The documents and related graphics published on this server could include technical inaccuracies or typographical errors. Changes are periodically added to the information herein. Mondaq Ltd and/or its respective suppliers may make improvements and/or changes in the product(s) and/or the program(s) described herein at any time.


Mondaq Ltd requires you to register and provide information that personally identifies you, including what sort of information you are interested in, for three primary purposes:

  • To allow you to personalize the Mondaq websites you are visiting.
  • To enable features such as password reminder, newsletter alerts, email a colleague, and linking from Mondaq (and its affiliate sites) to your website.
  • To produce demographic feedback for our information providers who provide information free for your use.

Mondaq (and its affiliate sites) do not sell or provide your details to third parties other than information providers. The reason we provide our information providers with this information is so that they can measure the response their articles are receiving and provide you with information about their products and services.

If you do not want us to provide your name and email address you may opt out by clicking here .

If you do not wish to receive any future announcements of products and services offered by Mondaq by clicking here .

Information Collection and Use

We require site users to register with Mondaq (and its affiliate sites) to view the free information on the site. We also collect information from our users at several different points on the websites: this is so that we can customise the sites according to individual usage, provide 'session-aware' functionality, and ensure that content is acquired and developed appropriately. This gives us an overall picture of our user profiles, which in turn shows to our Editorial Contributors the type of person they are reaching by posting articles on Mondaq (and its affiliate sites) – meaning more free content for registered users.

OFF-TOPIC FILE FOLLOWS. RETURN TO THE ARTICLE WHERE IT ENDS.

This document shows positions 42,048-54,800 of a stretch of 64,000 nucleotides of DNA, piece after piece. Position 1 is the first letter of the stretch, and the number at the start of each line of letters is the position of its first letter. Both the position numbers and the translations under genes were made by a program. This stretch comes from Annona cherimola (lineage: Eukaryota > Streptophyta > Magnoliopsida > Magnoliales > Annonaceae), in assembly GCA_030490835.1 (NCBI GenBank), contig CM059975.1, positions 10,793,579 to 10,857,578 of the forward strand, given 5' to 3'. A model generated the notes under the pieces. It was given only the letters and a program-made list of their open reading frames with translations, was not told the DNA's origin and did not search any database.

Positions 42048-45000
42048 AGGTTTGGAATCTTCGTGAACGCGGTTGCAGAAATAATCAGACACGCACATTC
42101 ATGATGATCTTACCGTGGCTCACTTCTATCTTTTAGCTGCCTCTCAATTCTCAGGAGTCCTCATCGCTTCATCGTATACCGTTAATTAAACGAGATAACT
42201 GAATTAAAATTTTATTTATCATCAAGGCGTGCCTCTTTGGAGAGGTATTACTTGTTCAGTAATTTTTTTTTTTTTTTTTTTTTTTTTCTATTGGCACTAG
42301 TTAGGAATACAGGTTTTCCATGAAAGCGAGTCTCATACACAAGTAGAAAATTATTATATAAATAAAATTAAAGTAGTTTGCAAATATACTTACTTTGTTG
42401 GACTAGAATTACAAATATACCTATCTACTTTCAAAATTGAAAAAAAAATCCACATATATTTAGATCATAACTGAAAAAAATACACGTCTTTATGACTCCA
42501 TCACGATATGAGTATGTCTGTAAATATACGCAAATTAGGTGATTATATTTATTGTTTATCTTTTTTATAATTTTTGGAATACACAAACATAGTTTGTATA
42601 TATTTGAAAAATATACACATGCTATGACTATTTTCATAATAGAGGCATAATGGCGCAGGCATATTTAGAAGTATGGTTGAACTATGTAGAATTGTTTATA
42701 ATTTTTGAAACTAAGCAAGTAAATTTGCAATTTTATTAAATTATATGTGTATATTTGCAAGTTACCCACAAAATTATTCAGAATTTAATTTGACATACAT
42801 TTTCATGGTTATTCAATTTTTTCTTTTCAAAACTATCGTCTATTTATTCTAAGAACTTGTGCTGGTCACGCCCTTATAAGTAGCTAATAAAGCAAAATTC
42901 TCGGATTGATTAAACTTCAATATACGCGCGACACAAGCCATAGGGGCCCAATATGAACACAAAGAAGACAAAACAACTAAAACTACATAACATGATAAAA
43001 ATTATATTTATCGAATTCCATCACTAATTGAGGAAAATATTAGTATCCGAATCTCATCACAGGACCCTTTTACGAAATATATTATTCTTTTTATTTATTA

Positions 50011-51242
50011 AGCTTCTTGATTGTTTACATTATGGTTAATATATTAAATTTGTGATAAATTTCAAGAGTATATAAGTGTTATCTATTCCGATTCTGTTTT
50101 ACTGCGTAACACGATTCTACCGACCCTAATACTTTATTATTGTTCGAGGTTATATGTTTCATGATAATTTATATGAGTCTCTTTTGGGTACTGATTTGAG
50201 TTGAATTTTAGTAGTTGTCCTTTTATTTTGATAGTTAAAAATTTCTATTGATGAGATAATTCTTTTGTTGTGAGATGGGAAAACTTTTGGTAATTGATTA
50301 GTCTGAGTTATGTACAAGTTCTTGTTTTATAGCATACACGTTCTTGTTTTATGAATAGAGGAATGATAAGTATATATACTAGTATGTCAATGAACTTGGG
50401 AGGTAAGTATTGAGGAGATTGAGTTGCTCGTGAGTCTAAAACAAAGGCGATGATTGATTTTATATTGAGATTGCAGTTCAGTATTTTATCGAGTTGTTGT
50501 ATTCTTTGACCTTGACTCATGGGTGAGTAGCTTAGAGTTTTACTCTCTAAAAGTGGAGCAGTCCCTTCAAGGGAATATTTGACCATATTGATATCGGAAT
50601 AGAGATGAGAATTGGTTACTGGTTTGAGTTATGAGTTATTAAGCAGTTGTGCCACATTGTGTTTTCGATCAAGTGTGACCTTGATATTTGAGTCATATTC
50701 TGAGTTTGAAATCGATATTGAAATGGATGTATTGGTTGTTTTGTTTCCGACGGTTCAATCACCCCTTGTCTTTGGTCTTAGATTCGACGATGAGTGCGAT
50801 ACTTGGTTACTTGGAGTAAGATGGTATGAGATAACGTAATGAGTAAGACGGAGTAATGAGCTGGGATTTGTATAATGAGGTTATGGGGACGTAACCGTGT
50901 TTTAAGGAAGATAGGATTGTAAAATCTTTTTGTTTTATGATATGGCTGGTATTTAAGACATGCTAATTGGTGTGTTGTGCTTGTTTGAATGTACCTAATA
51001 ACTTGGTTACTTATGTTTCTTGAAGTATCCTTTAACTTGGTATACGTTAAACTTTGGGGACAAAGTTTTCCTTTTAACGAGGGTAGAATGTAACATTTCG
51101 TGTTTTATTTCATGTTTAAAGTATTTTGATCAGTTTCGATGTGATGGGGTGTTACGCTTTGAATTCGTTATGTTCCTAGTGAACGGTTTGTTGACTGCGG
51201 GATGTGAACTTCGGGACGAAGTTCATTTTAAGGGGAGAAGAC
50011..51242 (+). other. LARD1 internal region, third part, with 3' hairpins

We are only able to provide the material on the Mondaq (and its affiliate sites) site free to site visitors because we can pass on information about the pages that users are viewing and the personal information users provide to us (e.g. email addresses) to reputable contributing firms such as law firms who author those pages. We do not sell or rent information to anyone else other than the authors of those pages, who may change from time to time. Should you wish us not to disclose your details to any of these parties, please tick the box above or tick the box marked "Opt out of Registration Information Disclosure" on the Your Profile page. We and our author organisations may only contact you via email or other means if you allow us to do so. Users can opt out of contact when they register on the site, or send an email to unsubscribe@mondaq.com with “no disclosure” in the subject heading

Mondaq News Alerts

In order to receive Mondaq News Alerts, users have to complete a separate registration form. This is a personalised service where users choose regions and topics of interest and we send it only to those users who have requested it. Users can stop receiving these Alerts by going to the Mondaq News Alerts page and deselecting all interest areas. In the same way users can amend their personal preferences to add or remove subject areas.